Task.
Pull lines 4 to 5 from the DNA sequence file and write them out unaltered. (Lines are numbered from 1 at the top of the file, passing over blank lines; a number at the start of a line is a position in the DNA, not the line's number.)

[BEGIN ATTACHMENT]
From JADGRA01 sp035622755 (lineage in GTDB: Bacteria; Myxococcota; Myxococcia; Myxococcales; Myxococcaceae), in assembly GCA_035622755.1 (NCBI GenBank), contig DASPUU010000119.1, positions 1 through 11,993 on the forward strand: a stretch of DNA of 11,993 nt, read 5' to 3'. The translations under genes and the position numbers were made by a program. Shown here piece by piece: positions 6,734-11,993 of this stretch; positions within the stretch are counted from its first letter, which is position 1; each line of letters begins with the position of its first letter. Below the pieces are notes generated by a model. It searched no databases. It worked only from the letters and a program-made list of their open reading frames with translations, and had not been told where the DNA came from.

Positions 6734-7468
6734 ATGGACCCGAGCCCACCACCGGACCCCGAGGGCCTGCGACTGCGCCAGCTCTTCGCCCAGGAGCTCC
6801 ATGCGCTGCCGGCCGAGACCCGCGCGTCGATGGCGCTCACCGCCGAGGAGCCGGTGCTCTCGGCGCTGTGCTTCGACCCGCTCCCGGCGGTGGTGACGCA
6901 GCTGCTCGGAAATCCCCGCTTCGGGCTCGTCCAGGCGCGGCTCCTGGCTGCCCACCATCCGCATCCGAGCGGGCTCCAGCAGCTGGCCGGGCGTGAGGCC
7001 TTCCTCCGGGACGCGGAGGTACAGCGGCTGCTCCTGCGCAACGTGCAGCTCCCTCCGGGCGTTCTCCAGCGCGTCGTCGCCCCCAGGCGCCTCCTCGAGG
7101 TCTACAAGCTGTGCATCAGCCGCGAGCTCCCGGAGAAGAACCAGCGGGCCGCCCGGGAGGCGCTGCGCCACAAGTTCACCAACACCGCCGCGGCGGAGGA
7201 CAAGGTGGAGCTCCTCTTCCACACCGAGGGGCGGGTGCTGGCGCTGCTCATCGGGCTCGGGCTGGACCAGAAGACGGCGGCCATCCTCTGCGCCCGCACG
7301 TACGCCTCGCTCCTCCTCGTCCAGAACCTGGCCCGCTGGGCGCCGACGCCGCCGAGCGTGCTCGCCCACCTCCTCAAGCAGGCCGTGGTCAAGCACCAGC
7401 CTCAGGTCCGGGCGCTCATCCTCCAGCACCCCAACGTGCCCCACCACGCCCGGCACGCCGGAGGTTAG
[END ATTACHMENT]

6801 ATGCGCTGCCGGCCGAGACCCGCGCGTCGATGGCGCTCACCGCCGAGGAGCCGGTGCTCTCGGCGCTGTGCTTCGACCCGCTCCCGGCGGTGGTGACGCA
6901 GCTGCTCGGAAATCCCCGCTTCGGGCTCGTCCAGGCGCGGCTCCTGGCTGCCCACCATCCGCATCCGAGCGGGCTCCAGCAGCTGGCCGGGCGTGAGGCC